Second, he has started to improve lately. He threw a one-hitter over seven innings in his most recent start against the Cubs, and since the start of June, his ERA is a solid 3.31.
If the Giants make a trade soon, they could avoid giving up a top prospect and still receive a potential top-flight starter in return. Even if not, they can trust that Latos will stabilize the rotation on the back end.
He's only signed through the end of this year, but pitching at AT&T Park could be enticing to Latos in the long term, despite previous turmoil with the Giants. Even if Latos doesn't re-sign, he could be acquired at a cheap price and would be well worth a trade.
Gerardo Parra, CF, Milwaukee Brewers
The Giants, when healthy, have a great outfield.
Hunter Pence is a five-tool player who provides a spark in the middle of the lineup, and Nori Aoki gets things going from the top of the order.
Generally, Angel Pagan is a quality player who can hit anywhere in the lineup, but that hasn't been the case lately.
He has struggled mightily this whole season, and judging from his injury history, including a hamstring injury that caused him to miss most of 2013 and a season-ending back injury in 2014, he's not a sure bet to stay healthy throughout the season.
In that case, the Giants need a center fielder. Enter Gerardo Parra.
The Giants, according to Andrew Baggarly of the San Jose Mercury News, have had interest in him for a long time. And there's good reason for that interest.
Parra has had a phenomenal season for the Milwaukee Brewers, posting an .832 OPS with eight home runs and 26 RBI. He has played center and left field for the Brewers, and he could play anywhere in the outfield for the Giants.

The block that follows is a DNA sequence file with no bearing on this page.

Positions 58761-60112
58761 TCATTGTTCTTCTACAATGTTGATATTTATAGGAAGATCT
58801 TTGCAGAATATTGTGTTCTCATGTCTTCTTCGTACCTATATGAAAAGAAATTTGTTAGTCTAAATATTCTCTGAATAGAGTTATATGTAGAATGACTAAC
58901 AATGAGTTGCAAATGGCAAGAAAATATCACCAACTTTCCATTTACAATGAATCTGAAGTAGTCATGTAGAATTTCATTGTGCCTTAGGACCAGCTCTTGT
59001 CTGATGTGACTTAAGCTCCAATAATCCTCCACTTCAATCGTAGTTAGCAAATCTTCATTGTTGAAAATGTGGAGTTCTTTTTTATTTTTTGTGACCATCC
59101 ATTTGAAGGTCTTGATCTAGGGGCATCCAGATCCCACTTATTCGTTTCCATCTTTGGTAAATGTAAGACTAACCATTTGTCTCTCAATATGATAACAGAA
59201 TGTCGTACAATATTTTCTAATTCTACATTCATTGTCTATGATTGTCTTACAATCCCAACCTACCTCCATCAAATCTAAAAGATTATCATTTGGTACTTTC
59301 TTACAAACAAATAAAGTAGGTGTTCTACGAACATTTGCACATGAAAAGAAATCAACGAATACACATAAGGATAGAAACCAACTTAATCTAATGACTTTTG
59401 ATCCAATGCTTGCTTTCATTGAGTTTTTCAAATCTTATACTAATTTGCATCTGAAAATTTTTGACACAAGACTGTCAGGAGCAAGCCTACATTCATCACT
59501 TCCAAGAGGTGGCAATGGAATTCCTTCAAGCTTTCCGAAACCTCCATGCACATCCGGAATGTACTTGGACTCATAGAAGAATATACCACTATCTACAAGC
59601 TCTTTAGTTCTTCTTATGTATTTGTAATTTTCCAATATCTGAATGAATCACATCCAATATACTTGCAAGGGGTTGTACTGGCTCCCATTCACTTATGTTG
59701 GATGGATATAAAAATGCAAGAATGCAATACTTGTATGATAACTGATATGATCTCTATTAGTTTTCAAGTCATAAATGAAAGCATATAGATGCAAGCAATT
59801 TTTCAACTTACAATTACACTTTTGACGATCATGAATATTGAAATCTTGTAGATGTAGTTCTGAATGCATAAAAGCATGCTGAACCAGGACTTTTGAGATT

Since he's not a household name, he wouldn't cost a fortune. He will likely cost a pair of mid-tier prospects, but the Brewers will probably be desperate to deal him since he's an impending free agent.
But if the Giants trade for him, he could still re-sign with the team. The Giants have had luck re-signing outfielders whom they've traded for, such as Pagan and Pence.
Pagan has played well in his four-year tenure with the Giants, but his .610 OPS this year isn't cutting it. The Giants need to make a trade if they want a full-time center fielder who can solidify the middle of the lineup, and Parra is a perfect fit.
Will Smith, RP, Milwaukee Brewers
The Giants have had a great bullpen over the last few years, but this season, they've had trouble finishing games.
San Francisco ranks a mediocre 18th in bullpen ERA, and it lacks left-handed relievers to take the load off Javier Lopez. About a week ago, it called up Josh Osich, who has thrived lately, but it could still use help balancing out the bullpen.
That's where Will Smith comes in.
Smith might be best known for his eight-game suspension earlier this year, but outside of that, he's been a dominant reliever.
He has a 1.67 ERA and has shut down both lefties and righties. Opponents have a .535 OPS against him at hitter-friendly Miller Park, where he has somehow thrived.
Since he's not a household name and has been average over the course of his career, he would be relatively cheap. However, much like with Lopez, who was traded for unknowns Joe Martinez and John Bowker in 2010, trading for Smith could pay dividends.